(RNS) – In his 1992 book ‘The End of History and the Last Man’, political scientist Francis Fukuyama provocatively and hopefully suggested that authoritarian and collectivist political regimes were on the way out.
The end of history did not mean that events would cease, of course, but rather that we had reached “the final point in the ideological evolution of mankind and the universalization of Western liberal democracy as a final form of human government”.
Although not an overtly religious argument, some critics, including the philosopher Jacques Derrida, viewed Fukuyama’s thesis as a kind of Christian eschatology, more prosaically known as the End Times.
Thirty years later, it really feels like history is back.
RELATED: Putin wants more than land – he wants Ukraine’s religious soul
As Lent begins on Wednesday, March 2 for Christians of Western tradition, we watch in horror as tanks cross national borders and a European state invades a neighboring country without provocation. In the living memory of most peoples of the world, it is an almost unknown event: in a first world where technocratic shenanigans have practically supplanted armed conflicts, there is suddenly the gravity of sin, human finitude, tragedy .
These are the themes of Lent itself, on a scale that reminds us why humans can get it into their heads that maybe only God can redeem us – if we can be redeemed at all.
The end of post-Cold War history had brought some freedom to post-Soviet Christians, especially in Ukraine, where many Orthodox seceded from the Moscow Patriarchate in 2019, a move recognized by the Orthodox community. in a broad sense but rejected by the Russian Orthodox Church. .
Just as Eastern Europeans turned to Western norms of market economies and liberal democracies, they were introduced to global Christianity and norms of ecumenical cooperation and tolerance for religious minorities. If it is still an evangelical, even territorial Christianity, it is not a faith bound by history.
Russian dictator Vladimir Putin’s erratic imperialist military moves only seem to deepen the contrast with his narrative about the Russian empire and Russian civilization that the Russian church may support but most others see will no longer exist in a post-Soviet world order.
The Ukrainian Orthodox have already shown a desire to assert more independence from Russian Orthodoxy, as when in January the Orthodox Church of Ukraine took into consideration move its Christmas celebration to December 25 instead of the traditional Orthodox Christmas on January 7.
In the Orthodox world, Great Lent begins with the observance of Pure Monday (March 7), the Eastern Church’s parallel to Ash Wednesday. Ukrainian Orthodox leaders strongly condemned the invasion, and it is clear to all that Russian Orthodox Patriarch Kirill of Moscow abdicated his moral authority and spiritual independence in order to justify Putin’s war. Kievans defending themselves against a Russian siege will surely not be moved to unity with the Moscow Patriarchate if the Saint Sophia Cathedral, built in the 11th century and now a UNESCO World Heritage Site, is destroyed.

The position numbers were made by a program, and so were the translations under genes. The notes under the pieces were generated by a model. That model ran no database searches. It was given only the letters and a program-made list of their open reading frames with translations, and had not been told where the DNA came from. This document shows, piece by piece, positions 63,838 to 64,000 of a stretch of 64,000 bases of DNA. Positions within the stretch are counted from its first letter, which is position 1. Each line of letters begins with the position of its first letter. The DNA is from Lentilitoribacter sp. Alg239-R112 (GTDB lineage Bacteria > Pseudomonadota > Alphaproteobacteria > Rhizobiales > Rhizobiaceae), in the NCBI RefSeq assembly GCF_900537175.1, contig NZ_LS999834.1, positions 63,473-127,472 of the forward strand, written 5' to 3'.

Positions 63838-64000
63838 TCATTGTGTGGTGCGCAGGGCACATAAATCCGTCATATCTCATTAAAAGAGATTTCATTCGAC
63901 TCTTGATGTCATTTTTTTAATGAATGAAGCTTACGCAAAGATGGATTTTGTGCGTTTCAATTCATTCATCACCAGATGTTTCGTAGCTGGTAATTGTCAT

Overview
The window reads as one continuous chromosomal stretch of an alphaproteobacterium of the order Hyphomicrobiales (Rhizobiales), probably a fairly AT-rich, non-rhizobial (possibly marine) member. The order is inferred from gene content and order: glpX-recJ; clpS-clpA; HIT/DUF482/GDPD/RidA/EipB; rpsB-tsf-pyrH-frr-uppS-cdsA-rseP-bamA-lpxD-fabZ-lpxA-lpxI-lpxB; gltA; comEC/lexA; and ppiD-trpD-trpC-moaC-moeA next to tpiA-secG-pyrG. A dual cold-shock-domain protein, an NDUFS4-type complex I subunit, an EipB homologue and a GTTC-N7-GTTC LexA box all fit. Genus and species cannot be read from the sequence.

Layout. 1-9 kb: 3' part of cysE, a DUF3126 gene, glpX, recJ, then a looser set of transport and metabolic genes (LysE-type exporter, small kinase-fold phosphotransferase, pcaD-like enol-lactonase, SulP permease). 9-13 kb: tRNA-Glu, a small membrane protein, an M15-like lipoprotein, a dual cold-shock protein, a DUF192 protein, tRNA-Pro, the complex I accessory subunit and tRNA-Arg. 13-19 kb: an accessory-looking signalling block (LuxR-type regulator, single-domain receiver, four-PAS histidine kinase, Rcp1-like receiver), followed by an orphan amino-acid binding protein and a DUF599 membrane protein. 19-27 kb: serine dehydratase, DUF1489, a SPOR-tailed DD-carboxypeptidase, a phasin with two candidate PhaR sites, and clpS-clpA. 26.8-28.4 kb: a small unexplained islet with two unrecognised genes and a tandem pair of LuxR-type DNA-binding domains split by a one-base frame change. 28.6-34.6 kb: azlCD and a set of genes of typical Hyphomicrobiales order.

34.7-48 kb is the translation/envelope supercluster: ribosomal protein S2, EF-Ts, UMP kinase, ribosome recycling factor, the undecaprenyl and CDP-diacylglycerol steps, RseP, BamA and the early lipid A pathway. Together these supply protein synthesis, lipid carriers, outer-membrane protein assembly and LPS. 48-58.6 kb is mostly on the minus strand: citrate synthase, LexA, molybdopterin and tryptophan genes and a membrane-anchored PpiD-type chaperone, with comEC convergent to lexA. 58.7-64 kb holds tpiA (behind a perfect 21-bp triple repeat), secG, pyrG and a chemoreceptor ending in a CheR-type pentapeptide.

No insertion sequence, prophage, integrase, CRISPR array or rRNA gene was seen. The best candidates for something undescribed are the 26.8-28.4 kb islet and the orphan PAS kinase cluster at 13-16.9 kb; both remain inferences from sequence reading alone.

On the contrary, Orthodox Ukrainians and religious minorities, including Byzantine Catholics, Roman Catholics, Protestants, Muslims and Jews, see the world rallying to the Ukrainian cause and opposing Russian aggression at a degree unimaginable for many (perhaps no more than Putin himself).
As these Christians are reshaped by history, just as we move toward the mystical penitential rites of Lent, we might recall comparative literature scholar Joseph Campbell’s masterful 1949 book “The Hero of a Thousand Faces,” which contains much wisdom about how stories, myths and religions can unite people across great spans of history, distance and time.
“Once we have freed ourselves from the prejudices of our own ecclesiastical, tribal or national interpretation limited to the province of the archetypes of the world,” Campbell argues, we can receive “the glad tidings, which the Redeemer of the world brings and of which so many people were happy. hear, zealous to preach, but reluctant, apparently, to demonstrate, that God is love… and that all without exception are his children.
This sentiment only encourages Christians to identify strongly with others, despite apparent differences and despite distances. Campbell warns:
Relatively insignificant matters like the remaining details of the creed, techniques of worship, and devices of episcopal organization (which have so absorbed the interest of Western theologians that they are today seriously discussed as the main questions of religion), are just pedantic traps. , unless they are maintained incidental to major education.
Campbell observes that religions always tend to debate which of his children the Father prefers more. The Moscow-Ukraine schism is surely much more, but Campbell’s reminder is still relevant: “The teaching is much less flattering: ‘Judge not, lest you be judged.’ The Cross of the Savior of the World, despite the behavior of its professed priests, is a much more democratic symbol than the local flag.
RELATED: ‘A religious politician’: Ukrainian American Orthodox Church leader slams Moscow Patriarch Kirill and Putin
In Christianity, the end of history is not the apparent triumph of a system of political organization. Faithful Ukrainians will observe Great Lent this year under the most difficult conditions and will no doubt be more than aware of their Christian beliefs about the nature and destiny of man.
The message of Lent, despite the differences in how it is celebrated, remains the same: dust you are and dust you will return to.
(Jacob Lupfer is a writer in Jacksonville, Florida. The views expressed in this commentary do not necessarily reflect those of Religion News Service.)